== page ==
Risk Rises as Market Moves Higher

INVESTOR’S first read.com – Daily edge before the open
DJIA: 24,221
S&P 500: 2,930
Nasdaq: 9,192
Russell:1,321
Tuesday,  May12, 2020    9:19 a.m.
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brooksie01@aol.com
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November 15, 2019 (DJIA – 28,004)  My blog headline:  “Bear Market…Why?”  Here I Called for a bear market to start in January, that the initial plunge would be 12%-18% – “straight down.” It started mid-February.
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January 20, 2020 (DJIA:29,348) My blog,  “INSANITY,” projected a bear market decline of  30% – 45%. The S&P 500 plunged 35% in 21 days.
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Currently, I expect this bear market rally to top out in May and  the bear market  to post a decline of 50% -60%  before bottoming out in October.
A game changer would be a sharp reversal in the growth of COVID cases and the lifting of  measures designed to counter it.  Additionally, the ability of people and businesses to adapt and innovate.
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Brief bio: In investment business 57 years, writing about stock market  for 52 years, including  investment publishers, brokers, research firms, investment bankers, plus my own investment advisories,  mostly as independent contractor to maintain independence of analysis.  “In the trenches” for every bear/bull market  since 1962. Started before  quote machines  as a tape reader/trader, posting charts by hand. Primarily  a technical analyst, but research includes fundamental, monetary, economic, psychological factors. Research recommendations/profiles of hundreds small companies.
Love rough and tumble… telling the story. CNBC-TV, Been writing investors first read.com daily before the open for 11 years. ……………………………………………………………………………………………………………………………………………..
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TODAY
It is imperative that investors assess the level of risk they can  tolerate and be sure their level of cash addresses it now, so they are ready for the next leg down whether it comes tomorrow or months from now.
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    While investors were stunned by a 38%, 21-day plunge in the DJIA (35% plunge S&P 500) in February/March, the markets did not stay down long enough for investors to feel the kind of pain that bear market bottoms dish out.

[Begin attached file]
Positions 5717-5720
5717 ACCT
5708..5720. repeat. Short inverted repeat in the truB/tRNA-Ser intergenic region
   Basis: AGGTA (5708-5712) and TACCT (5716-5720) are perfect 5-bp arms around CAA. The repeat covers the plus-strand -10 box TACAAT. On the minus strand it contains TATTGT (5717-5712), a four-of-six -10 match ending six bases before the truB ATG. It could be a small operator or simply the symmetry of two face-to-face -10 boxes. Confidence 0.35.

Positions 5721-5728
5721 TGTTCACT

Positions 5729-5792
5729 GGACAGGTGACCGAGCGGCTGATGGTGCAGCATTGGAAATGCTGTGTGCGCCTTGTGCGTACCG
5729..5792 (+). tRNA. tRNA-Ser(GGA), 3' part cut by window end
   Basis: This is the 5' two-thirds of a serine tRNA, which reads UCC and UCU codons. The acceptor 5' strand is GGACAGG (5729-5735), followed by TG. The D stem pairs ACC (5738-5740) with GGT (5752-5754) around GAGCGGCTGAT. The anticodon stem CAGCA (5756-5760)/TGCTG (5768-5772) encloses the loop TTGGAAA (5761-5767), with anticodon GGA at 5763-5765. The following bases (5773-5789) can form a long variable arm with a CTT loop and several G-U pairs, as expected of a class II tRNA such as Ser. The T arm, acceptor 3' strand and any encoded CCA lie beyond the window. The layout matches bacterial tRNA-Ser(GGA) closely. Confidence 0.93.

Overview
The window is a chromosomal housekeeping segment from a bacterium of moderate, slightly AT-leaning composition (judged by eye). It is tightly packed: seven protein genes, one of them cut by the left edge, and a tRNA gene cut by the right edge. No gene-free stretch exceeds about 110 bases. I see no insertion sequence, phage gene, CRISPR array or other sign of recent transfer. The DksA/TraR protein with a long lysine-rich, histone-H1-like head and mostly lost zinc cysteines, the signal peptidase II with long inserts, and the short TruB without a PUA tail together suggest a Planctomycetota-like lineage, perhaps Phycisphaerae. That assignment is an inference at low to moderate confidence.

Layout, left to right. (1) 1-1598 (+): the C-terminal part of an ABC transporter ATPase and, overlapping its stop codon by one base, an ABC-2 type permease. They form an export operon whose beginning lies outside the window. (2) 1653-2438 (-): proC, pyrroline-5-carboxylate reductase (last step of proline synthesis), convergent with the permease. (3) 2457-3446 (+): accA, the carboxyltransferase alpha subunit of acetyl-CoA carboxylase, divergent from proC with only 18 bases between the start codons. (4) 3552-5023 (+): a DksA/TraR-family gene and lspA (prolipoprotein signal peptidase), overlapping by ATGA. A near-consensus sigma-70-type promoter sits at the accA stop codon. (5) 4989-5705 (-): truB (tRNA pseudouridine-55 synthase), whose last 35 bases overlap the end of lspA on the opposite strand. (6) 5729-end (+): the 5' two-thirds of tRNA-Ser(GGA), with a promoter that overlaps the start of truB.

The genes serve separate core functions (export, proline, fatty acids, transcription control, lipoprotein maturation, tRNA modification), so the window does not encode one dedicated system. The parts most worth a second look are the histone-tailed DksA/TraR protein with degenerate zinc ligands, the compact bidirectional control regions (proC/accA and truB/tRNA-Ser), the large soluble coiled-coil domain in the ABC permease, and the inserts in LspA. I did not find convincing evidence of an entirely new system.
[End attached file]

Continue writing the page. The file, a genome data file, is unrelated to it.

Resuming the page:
With a sharp rebound in stock prices ever since the March 23 lows, investors are confident the market will be higher a year from now, at least according to Dion Rabouin’s Axios Markets report today.
While an April New York Fed survey found 31% of those surveyed expect job loss and historically low expectations for income and spending, difficulty in getting credit and debt delinquencies in the coming year, they still had confidence that the stock market would be higher a year from now.
Really ?
     That’s what an 11-year old bull market can do to expectations, i.e., they expect the stock market to rise no matter what.
     Again, let me emphasize  the fallacy behind  John/Jane Q’s expectations, as well as the majority of Wall Street’s projections for the stock market lies in overvaluation of stocks.
It was in February when the Shiller price earnings ratio was 31, or 80% above the mean, prior to the flash crash and it is more so today.
Presently, the S&P 500 earnings defy a reasonable estimate for earnings in coming quarters, but they will be much lower, ergo the P/E higher.
Is there good reason for the stock market to be overvalued now in light of the damage that has already been done and the uncertainty that results ?
Is it a good bet against the risk of another leg down that more realistically discounts real value ?
Bottom Line:  Short-term the market can edge higher, driven by short covering and FOMO (fear of missing out). Risk rises dramatically with each tick up – Careful !
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RECENT POSTS:
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Monday May 11, 2020  (DJIA: 24,331)  “A Sucker Rally – Market at Risk of a 30% – 40% Plunge”      It is imperative that investors assess the level of risk they can  tolerate and be sure their level of cash addresses it now, so they are ready for the next leg down whether it comes tomorrow or months from now.
       The big boys on Wall Street think they can look beyond what is happening now to a recovery and another pocket-lining bull market and endless economic recovery.
Maybe that worked in the past, but we have not been faced with this level of pain and uncertainty since the 1930s.
The market was extremely overvalued in February before the bear market started and with earnings plunging, is even more so now.
I see the economic recovery as an “L” not a “V” or “U” as most economists expect. I expect another leg down in the stock market to discount their disappointment.  IF the Street suddenly realizes the recovery won’t begin later this year, and not in 2021, they will panic.
Money managers have a fiduciary responsibility to preserve client capital, so they will  1) stop buying, and 2) SELL.
That calls for DJIA below 10,000, the S&P 500 below 1,500 and Nasdaq Comp. below  4,000.
Bottom Line:
Along the way we will have more Fed/government stimulus. It is a presidential election year, and the powers at the top are terrified. There will be news of COVID-19 treatments and vaccines that will raise hopes of an end to our dilemma.
BUT, consumer confidence has been seriously jolted and buying of anything other than the necessities will rule for a long time. With unemployment poised to top 22 million, a person does not have to lose their job to be afraid of it happening to them.  Expect a consumer strike. They are now discovering they can get along on less.
CONFIDENCE in the future drives economic expansions and bull markets.
It will take time, maybe years.  Meanwhile, the market will have to adjust to that and it isn’t going to be pretty.
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Friday  May 8, 2020  (DJIA: 23,875) “
Sell the Bad News –  Wall Street Wrong  – Consumer Strike Imminent….Not Going Back to Way It Was
How could the stock market go up when economic news just keeps getting worse ?
As a rule, the big money buys when the news couldn’t get worse, that’s when they find the best bargains.